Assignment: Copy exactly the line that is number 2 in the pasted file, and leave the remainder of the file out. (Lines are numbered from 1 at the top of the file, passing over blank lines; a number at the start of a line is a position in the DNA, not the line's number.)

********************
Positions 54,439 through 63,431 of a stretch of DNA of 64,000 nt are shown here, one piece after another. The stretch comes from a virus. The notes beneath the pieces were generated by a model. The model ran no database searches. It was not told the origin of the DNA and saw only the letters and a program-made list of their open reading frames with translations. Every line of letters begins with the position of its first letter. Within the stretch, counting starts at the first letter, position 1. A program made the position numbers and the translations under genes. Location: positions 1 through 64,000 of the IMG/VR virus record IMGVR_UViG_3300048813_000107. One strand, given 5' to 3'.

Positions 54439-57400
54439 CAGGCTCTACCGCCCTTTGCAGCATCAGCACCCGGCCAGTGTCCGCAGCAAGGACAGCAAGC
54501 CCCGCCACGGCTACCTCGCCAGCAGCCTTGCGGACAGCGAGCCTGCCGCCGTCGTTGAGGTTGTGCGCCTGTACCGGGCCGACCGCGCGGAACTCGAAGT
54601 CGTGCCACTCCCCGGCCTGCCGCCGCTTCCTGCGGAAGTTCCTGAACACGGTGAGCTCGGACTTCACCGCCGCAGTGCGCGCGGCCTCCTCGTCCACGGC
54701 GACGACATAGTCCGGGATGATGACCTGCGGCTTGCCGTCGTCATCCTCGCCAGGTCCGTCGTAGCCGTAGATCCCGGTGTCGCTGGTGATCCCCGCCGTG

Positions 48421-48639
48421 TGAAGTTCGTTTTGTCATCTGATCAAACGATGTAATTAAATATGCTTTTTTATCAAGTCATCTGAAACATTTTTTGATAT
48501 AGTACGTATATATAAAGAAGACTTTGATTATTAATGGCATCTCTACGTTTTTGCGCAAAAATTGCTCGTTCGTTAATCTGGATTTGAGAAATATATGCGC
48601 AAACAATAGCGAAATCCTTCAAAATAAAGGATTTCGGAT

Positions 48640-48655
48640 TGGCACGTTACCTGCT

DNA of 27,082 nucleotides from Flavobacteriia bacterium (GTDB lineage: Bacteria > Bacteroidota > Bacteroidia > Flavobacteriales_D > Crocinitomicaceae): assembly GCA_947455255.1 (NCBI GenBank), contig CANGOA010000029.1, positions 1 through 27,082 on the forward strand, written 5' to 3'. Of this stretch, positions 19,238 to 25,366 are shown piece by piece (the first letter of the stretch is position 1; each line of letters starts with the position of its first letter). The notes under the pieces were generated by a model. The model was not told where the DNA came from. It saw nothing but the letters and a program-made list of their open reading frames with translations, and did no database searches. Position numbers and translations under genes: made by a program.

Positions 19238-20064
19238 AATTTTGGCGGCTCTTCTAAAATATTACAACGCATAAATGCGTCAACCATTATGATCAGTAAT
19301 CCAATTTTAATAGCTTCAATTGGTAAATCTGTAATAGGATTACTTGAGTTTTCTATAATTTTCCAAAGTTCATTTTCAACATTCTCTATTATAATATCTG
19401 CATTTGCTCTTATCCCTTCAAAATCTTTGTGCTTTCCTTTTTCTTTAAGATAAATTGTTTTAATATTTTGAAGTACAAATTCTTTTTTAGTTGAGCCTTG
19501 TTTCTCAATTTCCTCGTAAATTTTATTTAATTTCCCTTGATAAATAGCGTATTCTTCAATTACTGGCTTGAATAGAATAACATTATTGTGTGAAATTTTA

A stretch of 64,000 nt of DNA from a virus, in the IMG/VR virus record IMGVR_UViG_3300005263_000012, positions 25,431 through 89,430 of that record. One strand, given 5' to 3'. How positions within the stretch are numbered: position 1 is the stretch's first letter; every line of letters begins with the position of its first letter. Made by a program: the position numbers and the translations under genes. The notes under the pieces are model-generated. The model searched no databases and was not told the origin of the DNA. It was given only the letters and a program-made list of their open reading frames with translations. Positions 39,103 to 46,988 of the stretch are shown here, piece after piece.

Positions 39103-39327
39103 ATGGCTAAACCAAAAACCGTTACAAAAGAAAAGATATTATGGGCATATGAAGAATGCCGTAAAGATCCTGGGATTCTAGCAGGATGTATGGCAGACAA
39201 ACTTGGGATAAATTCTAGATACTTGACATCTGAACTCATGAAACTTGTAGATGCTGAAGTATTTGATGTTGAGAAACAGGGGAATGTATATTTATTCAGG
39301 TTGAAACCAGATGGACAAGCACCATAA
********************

Positions 54439-57400